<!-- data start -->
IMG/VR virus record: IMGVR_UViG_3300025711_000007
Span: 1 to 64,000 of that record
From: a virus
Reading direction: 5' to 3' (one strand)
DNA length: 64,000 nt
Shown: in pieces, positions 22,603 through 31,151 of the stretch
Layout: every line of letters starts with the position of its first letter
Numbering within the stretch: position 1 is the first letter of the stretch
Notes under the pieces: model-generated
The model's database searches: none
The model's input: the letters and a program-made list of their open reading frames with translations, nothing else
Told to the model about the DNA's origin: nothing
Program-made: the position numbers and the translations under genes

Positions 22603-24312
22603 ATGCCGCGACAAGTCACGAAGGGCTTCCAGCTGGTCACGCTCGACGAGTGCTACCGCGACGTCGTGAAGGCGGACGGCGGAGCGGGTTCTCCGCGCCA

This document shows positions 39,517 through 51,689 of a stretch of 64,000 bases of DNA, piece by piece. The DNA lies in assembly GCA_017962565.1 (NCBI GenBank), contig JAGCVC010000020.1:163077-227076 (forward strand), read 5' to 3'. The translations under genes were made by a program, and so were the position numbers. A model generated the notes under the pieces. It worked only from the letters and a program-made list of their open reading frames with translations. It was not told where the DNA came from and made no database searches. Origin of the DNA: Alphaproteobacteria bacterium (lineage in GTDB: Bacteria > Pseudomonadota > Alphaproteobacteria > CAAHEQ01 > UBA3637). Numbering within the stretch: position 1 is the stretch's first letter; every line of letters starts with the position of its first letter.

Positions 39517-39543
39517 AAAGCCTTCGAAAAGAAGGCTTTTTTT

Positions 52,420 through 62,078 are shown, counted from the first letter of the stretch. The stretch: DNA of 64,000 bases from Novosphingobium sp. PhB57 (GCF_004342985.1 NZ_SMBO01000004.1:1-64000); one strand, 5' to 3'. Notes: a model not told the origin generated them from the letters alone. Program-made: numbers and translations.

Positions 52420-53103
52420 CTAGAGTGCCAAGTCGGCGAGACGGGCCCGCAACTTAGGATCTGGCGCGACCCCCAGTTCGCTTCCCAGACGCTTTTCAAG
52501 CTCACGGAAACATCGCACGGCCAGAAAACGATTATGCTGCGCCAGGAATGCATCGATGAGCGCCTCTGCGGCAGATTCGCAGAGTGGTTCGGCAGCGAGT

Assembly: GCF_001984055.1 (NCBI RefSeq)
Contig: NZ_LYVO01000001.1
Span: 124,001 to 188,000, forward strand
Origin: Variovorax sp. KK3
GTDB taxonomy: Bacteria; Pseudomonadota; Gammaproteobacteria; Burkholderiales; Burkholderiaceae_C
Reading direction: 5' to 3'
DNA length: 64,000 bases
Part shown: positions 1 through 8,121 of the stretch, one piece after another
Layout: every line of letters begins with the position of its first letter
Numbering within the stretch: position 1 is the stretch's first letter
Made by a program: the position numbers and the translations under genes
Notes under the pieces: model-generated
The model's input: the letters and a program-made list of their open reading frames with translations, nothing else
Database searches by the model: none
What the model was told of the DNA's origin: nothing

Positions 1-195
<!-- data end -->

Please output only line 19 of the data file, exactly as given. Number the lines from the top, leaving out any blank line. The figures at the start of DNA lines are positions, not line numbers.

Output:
Positions 52,420 through 62,078 are shown, counted from the first letter of the stretch. The stretch: DNA of 64,000 bases from Novosphingobium sp. PhB57 (GCF_004342985.1 NZ_SMBO01000004.1:1-64000); one strand, 5' to 3'. Notes: a model not told the origin generated them from the letters alone. Program-made: numbers and translations.